The social and psych issues aren’t a dream
Being stuck in the house is no fairytale

I think sometimes it is probably like jail

Some days I want to hike a trail

Then I remember how it could fail
If I push myself too far on a good day

In bed or the hospital is the price I pay

Every now and then for a week

I get a huge ugly discoid on my cheek
People call me antisocial and lazy

These people are ignorant and just crazy

If someone had to walk in my shoes for a mile

There is no way they could say “I’m fine, with a smile”
If I could make others feel what I feel

They would have no possible way to deal

Straight to the hospital they would be driving

The whole way thinking they were dying
It is terrifying when you have important questions about your health

Because with this disease doctors haven’t this knowledge in wealth

So your doctor can do nothing but shrug

To all my lupie brethren, I give a gentle hug

Because I know that your day may be like the one above

This is my new EVERYDAY

Lupus will never, ever go away

By: Kelly Brown-Moore diagnosed in 2009 with SLE
-Amber

Pain Medication…. The Debate

Ma’am I see you have scheduled pain medicine on your list of meds……… Yes, I take them for my PAIN….. What do you need pain medicine for????  Well, let’s see. Could it be the Systemic Lupus? Or Maybe the Endometriosis? Or could it be the interstitial cystitis? Or maybe the chronic migraines or fibromyalgia??????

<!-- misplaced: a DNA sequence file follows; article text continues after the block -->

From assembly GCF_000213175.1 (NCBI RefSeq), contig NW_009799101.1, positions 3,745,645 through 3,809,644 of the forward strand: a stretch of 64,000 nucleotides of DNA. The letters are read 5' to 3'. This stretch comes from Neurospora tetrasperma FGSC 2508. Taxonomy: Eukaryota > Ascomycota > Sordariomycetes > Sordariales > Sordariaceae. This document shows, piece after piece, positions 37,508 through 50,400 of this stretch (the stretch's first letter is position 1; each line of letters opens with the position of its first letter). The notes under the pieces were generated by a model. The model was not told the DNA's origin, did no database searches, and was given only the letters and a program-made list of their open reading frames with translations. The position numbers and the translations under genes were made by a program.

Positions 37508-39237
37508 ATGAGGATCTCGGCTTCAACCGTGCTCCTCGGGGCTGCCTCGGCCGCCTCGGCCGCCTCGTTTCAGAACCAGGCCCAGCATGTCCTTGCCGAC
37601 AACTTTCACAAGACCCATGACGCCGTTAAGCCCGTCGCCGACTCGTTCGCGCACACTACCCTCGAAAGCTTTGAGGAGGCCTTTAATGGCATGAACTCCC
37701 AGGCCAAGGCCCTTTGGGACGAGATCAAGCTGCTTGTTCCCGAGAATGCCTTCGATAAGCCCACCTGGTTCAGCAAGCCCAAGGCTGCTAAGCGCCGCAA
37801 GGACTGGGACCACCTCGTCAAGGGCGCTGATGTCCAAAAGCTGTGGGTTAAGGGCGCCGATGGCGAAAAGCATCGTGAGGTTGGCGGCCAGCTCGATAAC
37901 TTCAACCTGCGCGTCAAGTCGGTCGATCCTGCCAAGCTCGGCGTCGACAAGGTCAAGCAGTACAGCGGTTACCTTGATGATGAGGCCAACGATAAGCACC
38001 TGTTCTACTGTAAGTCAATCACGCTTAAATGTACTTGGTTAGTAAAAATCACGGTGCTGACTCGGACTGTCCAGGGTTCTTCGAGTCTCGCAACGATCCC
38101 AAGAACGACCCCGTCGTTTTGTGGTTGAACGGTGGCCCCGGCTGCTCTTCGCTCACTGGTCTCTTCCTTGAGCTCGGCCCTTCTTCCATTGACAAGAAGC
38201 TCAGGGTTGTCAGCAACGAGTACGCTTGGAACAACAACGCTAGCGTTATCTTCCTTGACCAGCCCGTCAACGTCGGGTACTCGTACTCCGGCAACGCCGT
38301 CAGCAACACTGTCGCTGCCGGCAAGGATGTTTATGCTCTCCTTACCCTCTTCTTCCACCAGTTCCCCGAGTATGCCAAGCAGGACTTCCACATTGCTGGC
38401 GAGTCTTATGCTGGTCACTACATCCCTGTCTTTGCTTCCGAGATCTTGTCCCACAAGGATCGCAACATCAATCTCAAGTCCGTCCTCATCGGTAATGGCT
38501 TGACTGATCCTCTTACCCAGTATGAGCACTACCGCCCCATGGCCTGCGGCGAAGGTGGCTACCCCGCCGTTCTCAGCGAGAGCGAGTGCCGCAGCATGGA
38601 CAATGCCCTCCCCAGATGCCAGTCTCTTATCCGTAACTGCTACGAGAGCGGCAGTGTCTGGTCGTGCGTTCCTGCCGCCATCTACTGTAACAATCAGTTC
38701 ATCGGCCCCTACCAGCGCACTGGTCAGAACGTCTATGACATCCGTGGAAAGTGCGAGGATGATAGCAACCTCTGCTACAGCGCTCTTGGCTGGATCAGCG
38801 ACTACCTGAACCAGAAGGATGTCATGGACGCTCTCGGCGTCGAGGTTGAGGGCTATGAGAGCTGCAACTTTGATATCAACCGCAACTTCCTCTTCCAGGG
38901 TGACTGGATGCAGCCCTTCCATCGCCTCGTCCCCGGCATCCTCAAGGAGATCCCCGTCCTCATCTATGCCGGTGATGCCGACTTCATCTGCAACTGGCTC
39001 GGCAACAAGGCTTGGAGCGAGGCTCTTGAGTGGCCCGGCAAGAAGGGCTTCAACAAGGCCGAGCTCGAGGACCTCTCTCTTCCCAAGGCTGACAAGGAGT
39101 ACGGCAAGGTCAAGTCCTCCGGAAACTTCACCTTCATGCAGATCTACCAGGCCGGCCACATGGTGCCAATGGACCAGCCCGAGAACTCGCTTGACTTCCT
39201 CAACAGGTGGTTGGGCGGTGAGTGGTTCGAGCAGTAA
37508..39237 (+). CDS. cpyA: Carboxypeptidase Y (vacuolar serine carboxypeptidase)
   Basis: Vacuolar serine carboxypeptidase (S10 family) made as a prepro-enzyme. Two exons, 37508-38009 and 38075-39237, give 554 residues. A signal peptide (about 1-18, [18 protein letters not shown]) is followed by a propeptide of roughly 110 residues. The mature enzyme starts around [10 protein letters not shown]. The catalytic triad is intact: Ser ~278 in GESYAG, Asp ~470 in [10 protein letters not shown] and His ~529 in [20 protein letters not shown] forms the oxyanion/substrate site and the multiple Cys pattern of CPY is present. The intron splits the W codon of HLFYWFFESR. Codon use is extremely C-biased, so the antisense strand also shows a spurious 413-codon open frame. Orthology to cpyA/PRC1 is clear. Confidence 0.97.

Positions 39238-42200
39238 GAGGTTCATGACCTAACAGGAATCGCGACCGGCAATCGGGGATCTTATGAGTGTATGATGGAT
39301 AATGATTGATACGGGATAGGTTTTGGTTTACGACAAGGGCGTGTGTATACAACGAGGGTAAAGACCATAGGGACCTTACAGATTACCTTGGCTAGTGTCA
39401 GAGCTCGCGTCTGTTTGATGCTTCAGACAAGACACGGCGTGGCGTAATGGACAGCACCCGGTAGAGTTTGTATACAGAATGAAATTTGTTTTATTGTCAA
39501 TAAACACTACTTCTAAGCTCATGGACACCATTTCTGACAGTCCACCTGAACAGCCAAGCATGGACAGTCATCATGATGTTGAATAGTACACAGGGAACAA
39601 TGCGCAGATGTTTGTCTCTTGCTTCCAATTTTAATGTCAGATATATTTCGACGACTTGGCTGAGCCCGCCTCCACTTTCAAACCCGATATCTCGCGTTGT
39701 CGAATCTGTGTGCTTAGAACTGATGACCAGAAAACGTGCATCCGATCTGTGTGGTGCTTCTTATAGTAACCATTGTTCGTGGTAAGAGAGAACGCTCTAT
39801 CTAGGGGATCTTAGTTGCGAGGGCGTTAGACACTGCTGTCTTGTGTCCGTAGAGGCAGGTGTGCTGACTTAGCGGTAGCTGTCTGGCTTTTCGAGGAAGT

For some pain medicine is the only way that they can make it through the day. Maybe even the only way they can get out of bed!!!  For others it’s just something they can take a couple times a week and be good. Why is it that those of us with documented conditions that are known to cause pain are still looked at like drug seekers? 
Have you ever been on the receiving end of questions about the medication you take that just gets you through the day? Do you ever feel like you are treated like a druggie or a criminal because you need prescription pain meds? 

There is nothing more frustrating to me then being looked at like I’m a drug seeker when I go in to the dr or pharmacy because I take pain medication. And heaven forbid I ever go into the ER because if a hemiplegic migraine or a horrible lupus flair, and need some relief. When that happens it’s almost for sure someone will look at me like I’m drug seeking. This shouldn’t be!!! All the people out there who have abused the system and abuse prescription pain medication have ruined it for all the rest of us. 

We shouldn’t be grouped into that category. Especially when we have multiple document conditions that can cause life altering pain. But we are. I see almost daily that there are lawmakers trying to pass a law that should prevent the abuse of narcotic pain meds. But if that happens will we stop getting the looks? Or will providers stop making us feel like we can’t seek medical treatment for fear of being treated like a drug seeker?? In my opinion no!!  It’s always going to be a problem for us. No matter what laws are passed and how much thy try to cut down on the abuse of prescription drugs I feel like we are always going to be treated poorly. It’s always an assumption that just because we take the meds we are a druggie. 

I’m not saying every doctor or nurse or pharmacy treats people like that. But I guarantee that at least 5 or more of the people who are reading this could tell us a story about how they were treated or not treated because of the medication listed on their home Med list!